• 37. report is also available at no charge on the GAO Web site at http://www.gao.gov. If you have questions about this report, please contact me at (202) 5122700 or kingsburyn@gao.gov. Contacts for our offices of Congressional Relations and Public Affairs are on the last page. Key contributors are listed in appendix III. Nancy Kingsbury, Ph.D. Managing Director Applied Research and Methods Page 33 GAO-10-30 Effective Interventions
  • 38. Appendix I: Steps Seven Evidence-Based Initiatives Take to Identify Effective Interventions Search topic Select studies Review studies’ quality Synthesize evidence 1. Evidence-Based Practice Centers at the Agency for Healthcare Research and Quality Search for selected topics in health care services, pharmaceuticals, and medical devices through • Electronic databases • Major journals • Conference proceedings • Consultation with experts Select • Randomized and quasiexperimental studies • Observational studies (e.g., cohort, case control) A technical panel of expert physicians, content and methods experts, and other partners rates studies by outcome on • Study design and execution • Validity and reliability of outcome measures • Data analysis and reporting • Equivalence of comparison groups • Assessment of harm Body of evidence on each outcome is scored on four domains: risk of bias, consistency, directness, and precision of effects. Strength of evidence for each outcome is classified as • High • Moderate • Low • Insufficient 2. Guide to Community Preventive Services at the Centers for Disease Control and Prevention Search for selected population- Select based policies, programs, and • Randomized and quasihealth care system interventions experimental studies to improve health and promote • Observational studies (e.g., safety through time series, case control) • Electronic databases • Major journals • Conference proceedings • Consultation with experts In consultation with method and subject matter experts, two trained reviewers independently rate studies using standardized forms on • Study design and execution • Validity and reliability of outcome measures • Data analysis and reporting • Intervention fidelity • Selection of population and setting Body of evidence is assessed on number of studies, study quality, and size and consistency of effects to classify evidence of effectiveness as • Strong • Sufficient • Insufficient 3. HIV Prevention Research Synthesis at the Centers for Disease Control and Prevention Search for interventions that prevent new HIV/AIDS infections or behaviors that increase the risk of infection through • Electronic databases • Major journals • Conference proceedings • Consultation with experts • Nominations solicited from the public Select randomized and quasiPairs of trained reviewers— experimental studies with one or Ph.D.s or M.A.s in behavioral more positive outcomes science and health related areas—independently rate studies using standardized forms and codebook on • Study design and execution • Validity and reliability of outcome measures • Data analysis and reporting • Equivalence of comparison groups • Assessment of harm Page 34 Ratings of study quality and strength of findings are combined to classify interventions as • Best evidence • Promising evidence GAO-10-30 Effective Interventions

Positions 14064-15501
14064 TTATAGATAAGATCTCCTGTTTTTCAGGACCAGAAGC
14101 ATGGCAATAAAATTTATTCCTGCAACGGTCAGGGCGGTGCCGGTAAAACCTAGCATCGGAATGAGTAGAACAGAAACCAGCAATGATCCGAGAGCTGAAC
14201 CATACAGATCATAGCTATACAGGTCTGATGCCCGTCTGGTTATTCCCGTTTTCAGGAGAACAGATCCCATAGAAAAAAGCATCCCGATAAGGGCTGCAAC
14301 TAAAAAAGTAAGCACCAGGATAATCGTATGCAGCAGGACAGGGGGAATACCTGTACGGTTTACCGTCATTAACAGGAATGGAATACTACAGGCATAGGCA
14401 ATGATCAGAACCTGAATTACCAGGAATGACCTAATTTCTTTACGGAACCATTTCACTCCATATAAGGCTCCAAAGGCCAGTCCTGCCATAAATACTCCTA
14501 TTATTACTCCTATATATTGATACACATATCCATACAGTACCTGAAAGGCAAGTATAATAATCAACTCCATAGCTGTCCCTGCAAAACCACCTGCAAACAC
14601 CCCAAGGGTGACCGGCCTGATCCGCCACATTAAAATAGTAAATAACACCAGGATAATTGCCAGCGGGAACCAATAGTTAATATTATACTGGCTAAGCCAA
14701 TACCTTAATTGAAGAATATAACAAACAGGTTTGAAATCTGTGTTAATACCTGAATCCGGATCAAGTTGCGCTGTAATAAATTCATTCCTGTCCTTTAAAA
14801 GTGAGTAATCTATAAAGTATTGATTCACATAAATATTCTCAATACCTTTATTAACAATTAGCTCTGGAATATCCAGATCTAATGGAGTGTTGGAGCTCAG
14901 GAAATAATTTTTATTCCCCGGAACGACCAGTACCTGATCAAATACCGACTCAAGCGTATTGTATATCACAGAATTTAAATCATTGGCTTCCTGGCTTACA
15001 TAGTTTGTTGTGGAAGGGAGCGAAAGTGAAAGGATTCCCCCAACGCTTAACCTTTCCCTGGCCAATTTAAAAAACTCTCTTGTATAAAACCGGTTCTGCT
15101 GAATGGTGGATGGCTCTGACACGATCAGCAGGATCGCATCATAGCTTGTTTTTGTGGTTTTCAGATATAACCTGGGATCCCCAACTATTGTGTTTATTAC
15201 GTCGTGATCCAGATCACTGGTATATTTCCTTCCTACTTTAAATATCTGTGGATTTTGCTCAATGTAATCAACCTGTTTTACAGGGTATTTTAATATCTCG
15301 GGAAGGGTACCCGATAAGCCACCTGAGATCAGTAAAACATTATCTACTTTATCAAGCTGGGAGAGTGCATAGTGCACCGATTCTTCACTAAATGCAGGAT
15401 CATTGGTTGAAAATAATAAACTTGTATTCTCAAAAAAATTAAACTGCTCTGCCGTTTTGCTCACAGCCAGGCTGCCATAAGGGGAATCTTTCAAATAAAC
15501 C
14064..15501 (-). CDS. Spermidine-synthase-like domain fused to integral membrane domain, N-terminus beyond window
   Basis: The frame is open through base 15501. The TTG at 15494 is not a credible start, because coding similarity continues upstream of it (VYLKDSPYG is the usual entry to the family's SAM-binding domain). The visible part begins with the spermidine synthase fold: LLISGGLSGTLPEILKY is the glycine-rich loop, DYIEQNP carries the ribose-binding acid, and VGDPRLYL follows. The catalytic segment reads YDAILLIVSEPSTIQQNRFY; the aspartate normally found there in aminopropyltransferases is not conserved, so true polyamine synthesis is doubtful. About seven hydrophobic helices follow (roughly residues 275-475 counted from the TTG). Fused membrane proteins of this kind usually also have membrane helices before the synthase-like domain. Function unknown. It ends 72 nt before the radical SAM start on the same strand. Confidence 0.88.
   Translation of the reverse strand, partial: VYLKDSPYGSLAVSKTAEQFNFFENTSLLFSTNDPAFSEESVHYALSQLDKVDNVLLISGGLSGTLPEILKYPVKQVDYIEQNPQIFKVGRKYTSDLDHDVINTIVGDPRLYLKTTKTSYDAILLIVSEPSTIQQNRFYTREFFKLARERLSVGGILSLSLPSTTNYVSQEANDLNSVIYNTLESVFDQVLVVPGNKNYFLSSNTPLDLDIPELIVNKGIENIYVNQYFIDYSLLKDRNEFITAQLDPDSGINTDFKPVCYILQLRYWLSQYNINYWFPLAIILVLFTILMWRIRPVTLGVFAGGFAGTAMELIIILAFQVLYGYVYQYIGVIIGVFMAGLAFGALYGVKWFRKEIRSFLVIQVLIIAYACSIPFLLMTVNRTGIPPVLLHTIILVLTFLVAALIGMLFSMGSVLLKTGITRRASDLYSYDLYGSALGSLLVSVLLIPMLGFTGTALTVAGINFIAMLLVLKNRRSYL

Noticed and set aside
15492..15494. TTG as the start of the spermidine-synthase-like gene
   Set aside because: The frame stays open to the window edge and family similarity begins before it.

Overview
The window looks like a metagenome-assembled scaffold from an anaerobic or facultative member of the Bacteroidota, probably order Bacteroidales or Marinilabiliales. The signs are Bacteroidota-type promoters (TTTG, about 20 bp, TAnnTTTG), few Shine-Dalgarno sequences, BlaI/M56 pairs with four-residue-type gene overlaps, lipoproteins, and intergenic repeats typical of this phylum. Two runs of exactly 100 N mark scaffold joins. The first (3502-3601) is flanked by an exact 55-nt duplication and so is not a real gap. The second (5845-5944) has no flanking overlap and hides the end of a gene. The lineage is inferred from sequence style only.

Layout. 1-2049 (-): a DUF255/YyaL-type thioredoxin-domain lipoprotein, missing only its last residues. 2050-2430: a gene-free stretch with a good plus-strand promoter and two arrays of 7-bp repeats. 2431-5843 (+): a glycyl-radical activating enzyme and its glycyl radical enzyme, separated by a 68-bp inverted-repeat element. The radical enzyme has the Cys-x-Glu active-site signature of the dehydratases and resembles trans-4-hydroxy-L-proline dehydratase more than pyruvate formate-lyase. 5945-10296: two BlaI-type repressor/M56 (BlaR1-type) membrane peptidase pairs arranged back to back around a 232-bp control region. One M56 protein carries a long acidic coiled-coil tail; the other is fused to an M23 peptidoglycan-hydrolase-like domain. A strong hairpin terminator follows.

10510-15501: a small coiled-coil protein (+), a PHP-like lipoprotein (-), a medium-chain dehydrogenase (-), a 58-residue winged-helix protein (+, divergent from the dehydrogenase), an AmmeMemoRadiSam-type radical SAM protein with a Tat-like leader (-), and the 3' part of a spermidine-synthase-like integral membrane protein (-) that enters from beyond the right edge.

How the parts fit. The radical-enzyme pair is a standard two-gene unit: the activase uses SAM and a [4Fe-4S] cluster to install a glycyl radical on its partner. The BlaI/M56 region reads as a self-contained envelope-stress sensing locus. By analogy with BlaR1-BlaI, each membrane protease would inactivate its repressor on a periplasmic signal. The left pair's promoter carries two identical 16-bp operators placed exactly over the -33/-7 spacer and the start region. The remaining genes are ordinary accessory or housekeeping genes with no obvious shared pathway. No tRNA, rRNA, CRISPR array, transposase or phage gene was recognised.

• 39. Appendix I: Steps Seven Evidence-Based Initiatives Take to Identify Effective Interventions Search topic Select studies Review studies’ quality Synthesize evidence 4. Model Programs Guide at the Office of Juvenile Justice and Delinquency Prevention Search for prevention and intervention programs to reduce problem behaviors (juvenile delinquency, violence, substance abuse) in at-risk juvenile population through • Electronic databases • Nominations solicited from the public Select randomized and quasiexperimental studies with one or more positive outcomes and documentation of program implementation (fidelity) A 3-person panel with 2 external Ph.D. content area experts— with a codebook and consensual agreement— independently rate studies on • Study design and execution • Validity and reliability of outcome measures • Data analysis and reporting • Equivalence of comparison groups • Intervention fidelity • Conceptual framework (logic and research base) Ratings are combined across review criteria— including consistency of evidence—to classify interventions as • Exemplary • Effective • Promising 5. National Registry of Evidence-Based Programs and Practices at the Substance Abuse and Mental Health Services Administration Search for Select randomized and quasiexperimental studies with one or • Mental health promotion more positive outcomes • Mental health treatment • Substance abuse prevention • Substance abuse treatment • Co-occurring disorders through • Electronic databases • Major journals • Nominations solicited from the public Page 35 Pairs of Ph.D. content specialists independently rate studies on • Study design and execution • Validity and reliability of outcome measures • Data analysis and reporting • Intervention fidelity Pairs of providers and implementation experts independently rate readiness for dissemination on • Implementation materials • Training and support resources • Quality assurance procedures Summary research quality ratings (0–4) are provided for statistically significant outcomes. Interventions themselves are not rated. Scores on intervention readiness are averaged to provide a score of 0–4 GAO-10-30 Effective Interventions